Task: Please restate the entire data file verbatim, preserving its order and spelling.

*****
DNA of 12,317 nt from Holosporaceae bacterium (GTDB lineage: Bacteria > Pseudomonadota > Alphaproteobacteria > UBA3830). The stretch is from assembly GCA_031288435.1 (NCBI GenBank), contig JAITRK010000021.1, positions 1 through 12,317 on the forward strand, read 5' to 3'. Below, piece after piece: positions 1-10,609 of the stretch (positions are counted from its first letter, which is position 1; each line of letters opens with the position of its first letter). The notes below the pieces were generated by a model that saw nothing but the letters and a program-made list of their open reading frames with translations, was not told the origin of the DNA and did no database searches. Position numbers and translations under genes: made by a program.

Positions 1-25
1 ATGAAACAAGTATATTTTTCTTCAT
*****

DNA of 12,317 nt from Holosporaceae bacterium (GTDB lineage: Bacteria > Pseudomonadota > Alphaproteobacteria > UBA3830). The stretch is from assembly GCA_031288435.1 (NCBI GenBank), contig JAITRK010000021.1, positions 1 through 12,317 on the forward strand, read 5' to 3'. Below, piece after piece: positions 1-10,609 of the stretch (positions are counted from its first letter, which is position 1; each line of letters opens with the position of its first letter). The notes below the pieces were generated by a model that saw nothing but the letters and a program-made list of their open reading frames with translations, was not told the origin of the DNA and did no database searches. Position numbers and translations under genes: made by a program.

Positions 1-25
1 ATGAAACAAGTATATTTTTCTTCAT